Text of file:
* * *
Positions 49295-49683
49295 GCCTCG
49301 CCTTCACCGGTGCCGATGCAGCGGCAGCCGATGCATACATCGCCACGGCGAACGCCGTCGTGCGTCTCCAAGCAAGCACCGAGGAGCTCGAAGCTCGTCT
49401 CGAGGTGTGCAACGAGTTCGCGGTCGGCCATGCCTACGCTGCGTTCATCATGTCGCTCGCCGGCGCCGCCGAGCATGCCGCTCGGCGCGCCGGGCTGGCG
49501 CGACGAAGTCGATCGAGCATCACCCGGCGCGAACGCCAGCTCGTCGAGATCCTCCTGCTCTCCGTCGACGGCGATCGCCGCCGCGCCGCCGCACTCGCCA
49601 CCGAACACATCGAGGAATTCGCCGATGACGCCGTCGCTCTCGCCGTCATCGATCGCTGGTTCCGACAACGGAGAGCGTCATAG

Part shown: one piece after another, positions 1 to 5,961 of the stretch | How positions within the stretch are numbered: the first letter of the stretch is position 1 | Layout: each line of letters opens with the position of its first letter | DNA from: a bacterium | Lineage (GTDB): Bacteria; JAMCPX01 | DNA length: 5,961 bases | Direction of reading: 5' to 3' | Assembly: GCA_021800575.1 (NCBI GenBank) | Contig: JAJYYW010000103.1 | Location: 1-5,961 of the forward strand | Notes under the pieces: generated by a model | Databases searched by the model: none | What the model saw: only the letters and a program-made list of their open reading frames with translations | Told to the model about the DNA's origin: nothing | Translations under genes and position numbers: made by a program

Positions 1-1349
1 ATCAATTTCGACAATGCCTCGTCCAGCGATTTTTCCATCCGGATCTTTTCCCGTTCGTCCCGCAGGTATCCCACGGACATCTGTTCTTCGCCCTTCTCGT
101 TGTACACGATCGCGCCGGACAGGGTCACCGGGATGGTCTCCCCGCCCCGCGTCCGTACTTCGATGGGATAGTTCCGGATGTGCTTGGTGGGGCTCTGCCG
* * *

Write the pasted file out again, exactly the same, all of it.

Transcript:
Positions 49295-49683
49295 GCCTCG
49301 CCTTCACCGGTGCCGATGCAGCGGCAGCCGATGCATACATCGCCACGGCGAACGCCGTCGTGCGTCTCCAAGCAAGCACCGAGGAGCTCGAAGCTCGTCT
49401 CGAGGTGTGCAACGAGTTCGCGGTCGGCCATGCCTACGCTGCGTTCATCATGTCGCTCGCCGGCGCCGCCGAGCATGCCGCTCGGCGCGCCGGGCTGGCG
49501 CGACGAAGTCGATCGAGCATCACCCGGCGCGAACGCCAGCTCGTCGAGATCCTCCTGCTCTCCGTCGACGGCGATCGCCGCCGCGCCGCCGCACTCGCCA
49601 CCGAACACATCGAGGAATTCGCCGATGACGCCGTCGCTCTCGCCGTCATCGATCGCTGGTTCCGACAACGGAGAGCGTCATAG

Part shown: one piece after another, positions 1 to 5,961 of the stretch | How positions within the stretch are numbered: the first letter of the stretch is position 1 | Layout: each line of letters opens with the position of its first letter | DNA from: a bacterium | Lineage (GTDB): Bacteria; JAMCPX01 | DNA length: 5,961 bases | Direction of reading: 5' to 3' | Assembly: GCA_021800575.1 (NCBI GenBank) | Contig: JAJYYW010000103.1 | Location: 1-5,961 of the forward strand | Notes under the pieces: generated by a model | Databases searched by the model: none | What the model saw: only the letters and a program-made list of their open reading frames with translations | Told to the model about the DNA's origin: nothing | Translations under genes and position numbers: made by a program

Positions 1-1349
1 ATCAATTTCGACAATGCCTCGTCCAGCGATTTTTCCATCCGGATCTTTTCCCGTTCGTCCCGCAGGTATCCCACGGACATCTGTTCTTCGCCCTTCTCGT
101 TGTACACGATCGCGCCGGACAGGGTCACCGGGATGGTCTCCCCGCCCCGCGTCCGTACTTCGATGGGATAGTTCCGGATGTGCTTGGTGGGGCTCTGCCG